The owners of four solar farms agreed to settle allegations of federal Clean Water Act violations tied to construction permits and stormwater management on projects totaling more than 500 MW in Alabama, Idaho and Illinois, the U.S. Environmental Protection Agency and Dept. of Justice said Nov. 14.
AL Solar A LLC with a site near LaFayette, Ala.; American Falls Solar LLC with a site near American Falls, Idaho; Prairie State Solar LLC with a site in Perry County, Ill.; and Big River Solar LLC with a site in White County, Ill., will pay civil penalties totaling $1.3 million, EPA officials said.
All four used a common construction contractor—which DOJ records indicate was initially Swinerton Renewable Energy and then became SOLV Energy in a 2021 corporate spinoff.
The contractor was not a party in the settlements, says DOJ, but neither SOLV nor EPA spokespersons would comment on whether the firm signed a separate settlement or faces any pending or upcoming enforcement related to site stormwater management.
All four owners violated their construction stormwater permits by failing to design, install and maintain proper stormwater controls, said EPA. They also failed to conduct regular site inspections, employ qualified inspectors or accurately report and address stormwater issues. Additionally, the agency said AL Solar and American Falls Solar allowed unauthorized discharges of excess sediment into waterways.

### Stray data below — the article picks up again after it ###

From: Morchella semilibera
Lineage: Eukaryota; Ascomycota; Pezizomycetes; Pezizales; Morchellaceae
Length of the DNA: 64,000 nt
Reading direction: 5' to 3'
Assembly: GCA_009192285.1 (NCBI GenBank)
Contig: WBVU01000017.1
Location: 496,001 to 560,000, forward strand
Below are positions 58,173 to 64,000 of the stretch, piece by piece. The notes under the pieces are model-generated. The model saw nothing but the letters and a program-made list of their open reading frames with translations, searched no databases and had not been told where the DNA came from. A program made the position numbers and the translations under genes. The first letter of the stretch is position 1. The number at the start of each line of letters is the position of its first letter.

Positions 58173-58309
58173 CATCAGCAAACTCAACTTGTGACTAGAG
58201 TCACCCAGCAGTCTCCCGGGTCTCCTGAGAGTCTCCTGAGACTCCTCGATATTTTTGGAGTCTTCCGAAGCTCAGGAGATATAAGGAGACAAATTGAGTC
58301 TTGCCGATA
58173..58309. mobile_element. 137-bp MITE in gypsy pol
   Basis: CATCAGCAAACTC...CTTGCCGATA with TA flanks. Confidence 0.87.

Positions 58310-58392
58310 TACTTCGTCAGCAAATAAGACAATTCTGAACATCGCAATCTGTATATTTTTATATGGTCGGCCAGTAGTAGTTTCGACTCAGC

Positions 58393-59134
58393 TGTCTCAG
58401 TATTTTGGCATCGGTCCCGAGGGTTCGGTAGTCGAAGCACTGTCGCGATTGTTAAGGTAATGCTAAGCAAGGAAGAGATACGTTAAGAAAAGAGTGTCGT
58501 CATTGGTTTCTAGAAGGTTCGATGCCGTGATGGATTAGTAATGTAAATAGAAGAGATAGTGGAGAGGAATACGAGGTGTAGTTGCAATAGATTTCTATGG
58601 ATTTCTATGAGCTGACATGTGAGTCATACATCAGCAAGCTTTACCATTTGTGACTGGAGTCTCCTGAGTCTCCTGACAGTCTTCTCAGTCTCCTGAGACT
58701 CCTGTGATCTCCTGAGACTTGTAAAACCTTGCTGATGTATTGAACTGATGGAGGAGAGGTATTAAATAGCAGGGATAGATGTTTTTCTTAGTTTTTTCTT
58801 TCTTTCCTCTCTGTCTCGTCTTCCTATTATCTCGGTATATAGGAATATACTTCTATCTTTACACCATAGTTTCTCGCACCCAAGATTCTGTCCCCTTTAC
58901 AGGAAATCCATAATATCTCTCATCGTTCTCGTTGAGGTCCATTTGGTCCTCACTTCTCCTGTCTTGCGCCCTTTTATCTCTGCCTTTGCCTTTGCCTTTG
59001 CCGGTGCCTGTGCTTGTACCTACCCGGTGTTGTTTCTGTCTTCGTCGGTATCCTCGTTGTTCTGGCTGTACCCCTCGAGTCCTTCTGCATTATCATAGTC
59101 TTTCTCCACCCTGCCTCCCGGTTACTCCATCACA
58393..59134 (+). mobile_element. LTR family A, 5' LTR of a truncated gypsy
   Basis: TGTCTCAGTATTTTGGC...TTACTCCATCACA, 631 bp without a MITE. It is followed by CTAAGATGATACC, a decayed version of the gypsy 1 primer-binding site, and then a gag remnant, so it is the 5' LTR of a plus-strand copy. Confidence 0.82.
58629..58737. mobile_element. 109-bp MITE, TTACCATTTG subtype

Prairie State Solar, with a planned 134-MW capacity, and Big River Solar at 215 MW, are both still under construction, an EPA spokesperson said. Settlement terms require the owners to ensure compliance going forward. Prairie State will pay a combined $225,000 to the U.S. and Illinois. Big River will pay $175,000.
AL Solar A was completed in November 2019 and has a 111-MW capacity. American Falls Solar was completed in November 2017 and has a 54-MW capacity.
Since they are complete, the owners will only pay a civil penalty under the terms of their settlements. AL Solar will pay a combined $500,000 to the U.S. and Alabama, while American Falls will pay $416,500 to the U.S.